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Johnson, Mike (ed.) / Leblanc Bell : A newsletter for music retailers, educators, employees and friends of G. Leblanc Corporation
(May 6, 1996)

Hollywood opus,   pp. 12-13


Page 12

A movie works its magic
in hailing the heroics of
dedicated music teachers
by Michael Gudbaur
Contributing Editor
An exciting new impetus for raising
public awareness of the importance of
school music has come from an un-
likely but welcome source- Hollywood.
An important film, released this past
January, brings into sharp focus the
enormous impact that a single teacher,
a music teacher, can have on his stu-
dents, an impact that extends beyond
the classroom to his entire community.
That film, of course, is Mr. Holland's
Opus, the motion picture that has cre-
ated a sensation in the music field. One
can hardly think of a better vehicle for
promoting the industry's mission to
increase awareness of and appreciation
for the power of music education.
Mr. Holland's Opus, set between the
years 1965 and 1995, chronicles the fic-
tional but true-to-life story of Glenn
Holland, played by Richard Dreyfuss.
A busy professional musician, Holland
accepts a "temporary" high school
teaching position in order to save
enough money to devote himself to his
ultimate ambition-to compose a great
American symphony.
As his family and responsibilities
grow, his four-year teaching agenda is
abandoned, and composing eventually
takes a back seat to the needs of his
students. Over the course of 30 years'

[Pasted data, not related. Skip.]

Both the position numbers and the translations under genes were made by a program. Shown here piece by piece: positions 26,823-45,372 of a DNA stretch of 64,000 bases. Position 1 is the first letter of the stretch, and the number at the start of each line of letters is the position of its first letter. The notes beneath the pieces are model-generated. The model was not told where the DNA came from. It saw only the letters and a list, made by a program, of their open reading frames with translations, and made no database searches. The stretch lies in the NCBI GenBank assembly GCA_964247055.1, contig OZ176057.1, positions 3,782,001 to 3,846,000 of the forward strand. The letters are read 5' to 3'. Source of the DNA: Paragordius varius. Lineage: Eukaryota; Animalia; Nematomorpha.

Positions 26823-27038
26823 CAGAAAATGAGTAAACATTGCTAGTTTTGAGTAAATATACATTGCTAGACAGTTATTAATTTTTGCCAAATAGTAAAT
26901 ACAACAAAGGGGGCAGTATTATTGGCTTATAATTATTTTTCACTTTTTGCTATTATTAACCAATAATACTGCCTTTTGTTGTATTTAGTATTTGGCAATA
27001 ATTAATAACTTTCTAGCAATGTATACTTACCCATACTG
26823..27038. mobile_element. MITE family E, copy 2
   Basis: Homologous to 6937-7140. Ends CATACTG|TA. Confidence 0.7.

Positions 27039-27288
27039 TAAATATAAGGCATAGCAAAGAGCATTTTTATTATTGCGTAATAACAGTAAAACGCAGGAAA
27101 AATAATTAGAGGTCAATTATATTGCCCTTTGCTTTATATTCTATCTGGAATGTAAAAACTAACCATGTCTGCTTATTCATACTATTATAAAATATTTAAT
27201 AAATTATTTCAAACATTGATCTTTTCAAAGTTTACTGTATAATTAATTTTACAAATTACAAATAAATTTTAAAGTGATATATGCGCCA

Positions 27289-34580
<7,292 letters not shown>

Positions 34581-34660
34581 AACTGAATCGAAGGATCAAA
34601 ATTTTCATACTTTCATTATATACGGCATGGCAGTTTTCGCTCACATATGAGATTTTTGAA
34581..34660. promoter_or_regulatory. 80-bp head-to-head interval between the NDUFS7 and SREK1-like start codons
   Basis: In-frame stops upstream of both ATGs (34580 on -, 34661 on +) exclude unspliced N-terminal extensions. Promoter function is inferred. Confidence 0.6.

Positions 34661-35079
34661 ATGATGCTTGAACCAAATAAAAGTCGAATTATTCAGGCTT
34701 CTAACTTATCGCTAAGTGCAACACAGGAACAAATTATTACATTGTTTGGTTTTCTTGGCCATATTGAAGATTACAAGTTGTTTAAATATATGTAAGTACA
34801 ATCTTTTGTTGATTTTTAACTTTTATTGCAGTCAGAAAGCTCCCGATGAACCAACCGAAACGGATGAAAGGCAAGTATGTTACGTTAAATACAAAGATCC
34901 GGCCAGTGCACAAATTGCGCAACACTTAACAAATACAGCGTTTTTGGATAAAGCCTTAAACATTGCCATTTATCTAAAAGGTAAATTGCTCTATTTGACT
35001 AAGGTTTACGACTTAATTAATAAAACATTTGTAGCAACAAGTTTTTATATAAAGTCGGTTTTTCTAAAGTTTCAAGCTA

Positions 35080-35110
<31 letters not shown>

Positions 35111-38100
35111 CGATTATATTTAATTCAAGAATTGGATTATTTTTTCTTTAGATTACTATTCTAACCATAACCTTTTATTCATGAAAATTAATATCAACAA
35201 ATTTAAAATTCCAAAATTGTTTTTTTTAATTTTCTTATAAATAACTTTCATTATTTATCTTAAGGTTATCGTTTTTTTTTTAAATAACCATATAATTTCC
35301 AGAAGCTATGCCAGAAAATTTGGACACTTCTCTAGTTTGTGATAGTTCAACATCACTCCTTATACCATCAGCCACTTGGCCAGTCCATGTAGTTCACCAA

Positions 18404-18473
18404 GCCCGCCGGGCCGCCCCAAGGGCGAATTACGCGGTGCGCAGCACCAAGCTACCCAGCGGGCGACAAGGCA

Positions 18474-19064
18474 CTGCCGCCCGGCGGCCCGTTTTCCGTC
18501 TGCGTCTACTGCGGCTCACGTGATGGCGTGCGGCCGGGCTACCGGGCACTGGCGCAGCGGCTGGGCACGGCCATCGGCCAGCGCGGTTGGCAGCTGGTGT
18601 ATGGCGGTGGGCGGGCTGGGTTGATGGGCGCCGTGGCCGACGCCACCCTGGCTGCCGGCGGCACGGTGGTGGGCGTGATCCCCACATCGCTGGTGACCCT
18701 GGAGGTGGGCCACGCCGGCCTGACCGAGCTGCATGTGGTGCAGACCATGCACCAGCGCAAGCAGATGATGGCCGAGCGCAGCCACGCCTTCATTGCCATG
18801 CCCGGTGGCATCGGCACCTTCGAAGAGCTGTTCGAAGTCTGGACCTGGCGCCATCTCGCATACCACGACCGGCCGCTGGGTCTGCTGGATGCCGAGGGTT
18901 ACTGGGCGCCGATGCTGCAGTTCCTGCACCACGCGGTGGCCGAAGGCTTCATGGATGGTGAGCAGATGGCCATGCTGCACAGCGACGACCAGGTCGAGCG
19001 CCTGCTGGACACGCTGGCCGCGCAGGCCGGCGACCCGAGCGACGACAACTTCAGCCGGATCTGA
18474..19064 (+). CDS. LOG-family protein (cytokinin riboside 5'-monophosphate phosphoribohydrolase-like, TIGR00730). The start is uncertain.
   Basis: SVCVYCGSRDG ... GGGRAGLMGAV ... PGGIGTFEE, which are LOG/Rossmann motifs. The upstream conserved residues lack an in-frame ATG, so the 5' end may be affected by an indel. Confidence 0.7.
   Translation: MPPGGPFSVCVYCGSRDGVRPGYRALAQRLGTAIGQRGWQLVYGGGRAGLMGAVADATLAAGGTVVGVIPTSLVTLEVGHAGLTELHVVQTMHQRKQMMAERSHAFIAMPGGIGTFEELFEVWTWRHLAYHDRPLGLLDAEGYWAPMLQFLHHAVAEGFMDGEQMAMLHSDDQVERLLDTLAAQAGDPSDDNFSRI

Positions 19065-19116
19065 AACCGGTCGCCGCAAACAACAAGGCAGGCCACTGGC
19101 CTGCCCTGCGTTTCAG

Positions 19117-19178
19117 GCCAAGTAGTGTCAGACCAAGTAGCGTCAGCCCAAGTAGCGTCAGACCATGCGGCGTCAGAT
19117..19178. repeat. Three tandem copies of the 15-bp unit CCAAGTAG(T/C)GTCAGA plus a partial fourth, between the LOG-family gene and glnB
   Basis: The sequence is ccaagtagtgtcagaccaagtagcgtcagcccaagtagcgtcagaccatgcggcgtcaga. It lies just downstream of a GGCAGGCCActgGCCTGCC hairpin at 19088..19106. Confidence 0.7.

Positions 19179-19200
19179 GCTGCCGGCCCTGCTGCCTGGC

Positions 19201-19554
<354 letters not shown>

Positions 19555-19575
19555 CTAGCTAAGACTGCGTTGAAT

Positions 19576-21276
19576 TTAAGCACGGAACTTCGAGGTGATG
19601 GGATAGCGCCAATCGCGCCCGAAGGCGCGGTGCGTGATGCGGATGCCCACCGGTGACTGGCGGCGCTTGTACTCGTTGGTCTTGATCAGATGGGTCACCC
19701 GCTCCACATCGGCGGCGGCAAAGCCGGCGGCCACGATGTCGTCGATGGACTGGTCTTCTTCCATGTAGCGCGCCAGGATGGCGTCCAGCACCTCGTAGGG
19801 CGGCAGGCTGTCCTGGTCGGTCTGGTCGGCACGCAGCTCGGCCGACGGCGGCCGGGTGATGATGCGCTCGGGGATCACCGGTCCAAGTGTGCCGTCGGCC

triumphs and sacrifices, Holland comes
to realize the great rewards of teach-
ing, becoming a dedicated, passionate
and beloved role model.
I     THE LEBLANC BELL SPRING/SUMMER 1996
Teacher Glenn Holland: "You can cut the arts all you want, but sooner or later these
kids won't have anything left to read or write about"
His students, in turn, are inspired
by Holland's love of music, and more
than a few students' lives are changed
by the example he sets. Near the end
of his career, Holland is forced to re-
tire due to budget cuts in his school
district, a plight that has been all too
real for many music educators around
the country. In the film's poignant fi-
nale, we see that Holland's career, just
as those of all teachers who inspire their
students, was anything but ordinary.
A highly entertaining film by any
standard (featuring a powerful Oscar-
nominated performance by Dreyfuss),
Mr. Holland's Opus also demonstrates
that arts education as a means to im-
prove our children's lives is not a
luxury, but a necessity that mustn't be
taken for granted. Though it "teaches,"
the film is not a cautionary tale, nor is
its message played out heavy-handedly.
It is, more than anything, a tribute to
a music teacher's life and career and
the positive, lasting impact he and his
music make on the lives he touches.
Mr. Holland's Opus contains none
of the ingredients of a typical box-


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